## Technology |

# Excel: Calculations Based on Visible Rows

ByA reader recently asked how to get a unique count of customers in a data set that has a filter applied. For example, if a spreadsheet of fruit sales was filtered to show just sales of apples, could you have a formula that would calculate the number of unique customers from the visible rows?

Ever since Dynamic Arrays debuted in Microsoft 365, getting a unique list of values is easy using the =UNIQUE(A2:A999) formula. To get a count of the unique values, you would use =COUNTA(UNIQUE(A2:A999)). But these formulas count all the values in A2:A999, even those hidden by a filter.

### EXCLUDING HIDDEN ROWS

Of the more than 400 functions in Excel, only two are able to optionally exclude hidden rows: SUBTOTAL and AGGREGATE. The solution to counting the number of unique customers in the visible rows involves adding a helper column to identify if each row is currently visible.

The SUBTOTAL function includes an unexpected feature when it’s used in the last row of a filtered data set. Because the AutoSum command uses SUBTOTAL to total the visible rows in a filtered data set, Excel will never hide the last row in a filtered data set if it contains a SUBTOTAL formula. This “feature” potentially breaks your ability to filter, so SUBTOTAL won’t work to solve this problem.

The AGGREGATE function was introduced in 2010 as an improvement to the SUBTOTAL function. It offers 19 calculation options, such as SUM, COUNTA, MEDIAN, LARGE, SMALL, PERCENTILE, and QUARTILE. To solve this problem, you will be using a 3 to count text entries as the first argument of the function.

The second argument allows you to specify what types of values should be excluded. There are eight options for this argument (values of 0 to 7). For example, using 0 tells the function to ignore cells with SUBTOTAL and AGGREGATE functions; a 3 ignores hidden rows as well as cells with error values or SUBTOTAL and AGGREGATE functions; a 4 ignores nothing; and a 6 ignores cells with error values. We’ll use a 5, which excludes only hidden rows.

### COUNTING UNIQUE VISIBLE VALUES

Figure 1 contains a small data set in cells A1:C11. Add a helper column to the right of the data with a heading of “Visible?” The formula in D2 is =AGGREGATE(3,5,A2). The 3 in this formula says to use the COUNTA function to count cells that contain text or numbers. The 5 says to ignore hidden rows. The A2 reference says to count how many cells there are in column A of this row. When a row is visible, column D will contain a 1. You can see the SUM function in D13 returns a total of 10.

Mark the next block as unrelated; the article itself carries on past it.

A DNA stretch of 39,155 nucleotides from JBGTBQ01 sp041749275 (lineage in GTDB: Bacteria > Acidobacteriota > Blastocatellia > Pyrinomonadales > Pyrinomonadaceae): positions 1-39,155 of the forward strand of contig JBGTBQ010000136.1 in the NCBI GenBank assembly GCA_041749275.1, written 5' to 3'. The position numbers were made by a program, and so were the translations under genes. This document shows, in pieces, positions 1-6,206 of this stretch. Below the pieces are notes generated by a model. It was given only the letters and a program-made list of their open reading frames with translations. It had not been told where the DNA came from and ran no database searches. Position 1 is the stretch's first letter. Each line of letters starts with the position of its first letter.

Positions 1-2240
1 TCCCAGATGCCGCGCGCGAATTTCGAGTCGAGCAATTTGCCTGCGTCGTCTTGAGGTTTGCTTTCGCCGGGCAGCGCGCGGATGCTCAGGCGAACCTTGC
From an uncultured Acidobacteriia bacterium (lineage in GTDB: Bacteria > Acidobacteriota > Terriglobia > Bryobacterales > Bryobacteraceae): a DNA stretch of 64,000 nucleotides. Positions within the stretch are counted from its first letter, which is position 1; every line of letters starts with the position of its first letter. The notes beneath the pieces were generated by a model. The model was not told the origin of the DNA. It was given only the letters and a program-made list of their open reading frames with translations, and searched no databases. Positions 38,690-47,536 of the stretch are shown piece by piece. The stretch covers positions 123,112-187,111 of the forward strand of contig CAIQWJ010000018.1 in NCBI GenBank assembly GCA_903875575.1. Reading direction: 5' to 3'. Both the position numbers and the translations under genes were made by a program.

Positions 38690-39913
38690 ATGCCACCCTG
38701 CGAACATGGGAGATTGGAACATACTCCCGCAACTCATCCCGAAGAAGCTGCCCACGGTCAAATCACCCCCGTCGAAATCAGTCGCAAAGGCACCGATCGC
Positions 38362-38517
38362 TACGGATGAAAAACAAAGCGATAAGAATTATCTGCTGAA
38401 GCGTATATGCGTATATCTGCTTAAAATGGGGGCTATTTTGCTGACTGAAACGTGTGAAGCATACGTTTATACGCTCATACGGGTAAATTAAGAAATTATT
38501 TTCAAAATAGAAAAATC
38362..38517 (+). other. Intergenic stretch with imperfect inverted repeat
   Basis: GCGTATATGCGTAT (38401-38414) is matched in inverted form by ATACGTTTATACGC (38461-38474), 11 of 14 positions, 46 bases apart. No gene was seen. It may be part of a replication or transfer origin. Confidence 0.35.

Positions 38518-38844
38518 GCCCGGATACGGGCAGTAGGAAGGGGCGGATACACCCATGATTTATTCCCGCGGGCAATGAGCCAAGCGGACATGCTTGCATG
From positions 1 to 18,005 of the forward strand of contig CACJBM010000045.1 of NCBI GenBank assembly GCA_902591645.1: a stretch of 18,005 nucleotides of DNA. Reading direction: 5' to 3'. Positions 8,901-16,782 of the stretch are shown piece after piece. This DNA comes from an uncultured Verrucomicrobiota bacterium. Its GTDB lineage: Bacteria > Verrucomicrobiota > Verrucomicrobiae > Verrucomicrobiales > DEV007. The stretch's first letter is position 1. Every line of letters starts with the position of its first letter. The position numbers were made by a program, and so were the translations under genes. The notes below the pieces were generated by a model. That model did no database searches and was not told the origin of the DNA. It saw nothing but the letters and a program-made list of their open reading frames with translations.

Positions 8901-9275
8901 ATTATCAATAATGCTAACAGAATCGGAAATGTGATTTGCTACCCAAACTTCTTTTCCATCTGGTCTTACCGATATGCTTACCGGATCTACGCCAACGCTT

When you apply a filter to the data, the AGGREGATE function on the hidden rows will return a 0 instead of a 1. While you can’t see the zeros in Figure 2, you can tell from the SUM function in D13 that the values in rows 2, 4-6, 9, and 11 must have changed to a zero.

The AGGREGATE function in the Visible? column provides a way to operate on just the visible rows in the data set. Now we can apply the solution to get the list of unique customers displayed.

A temporary formula in cell A16 uses =FILTER(A2:A11,D2:D11=1) to return a list of customer names from the visible rows. This formula spills to A16:A19 and gives you the list: Barb, Andy, Andy, Barb.

In cell C16, a temporary formula of =UNIQUE(FILTER(A2:A11,D2:D11=1)) returns one occurrence of each customer: Barb, Andy.

Finally, the formula in A22 counts the number of text entries returned by the UNIQUE function: =COUNTA(UNIQUE(FILTER(A2:A11,D2:D11=1))).

### SINGLE-CELL AGGREGATE

Note that it’s somewhat unusual to specify a single cell in the AGGREGATE function. Normally, the AGGREGATE function would be pointing at your entire data set. If you wanted to calculate the median value of the visible rows, you could simply use =AGGREGATE(12,5,C2:C11). In this formula, 12 indicates MEDIAN, 5 indicates to ignore the hidden rows, and C2:C11 is all of the sales figures in the data set. In this case, you wouldn’t need the helper column to identify which rows are hidden.

As Microsoft continues to add new functions to Excel, it’s more likely that you might want to use a new calculation that isn’t one of the 19 calculations supported by AGGREGATE. In these cases, you can use the single-cell AGGREGATE in the helper column to handle detecting if a row is currently visible or not.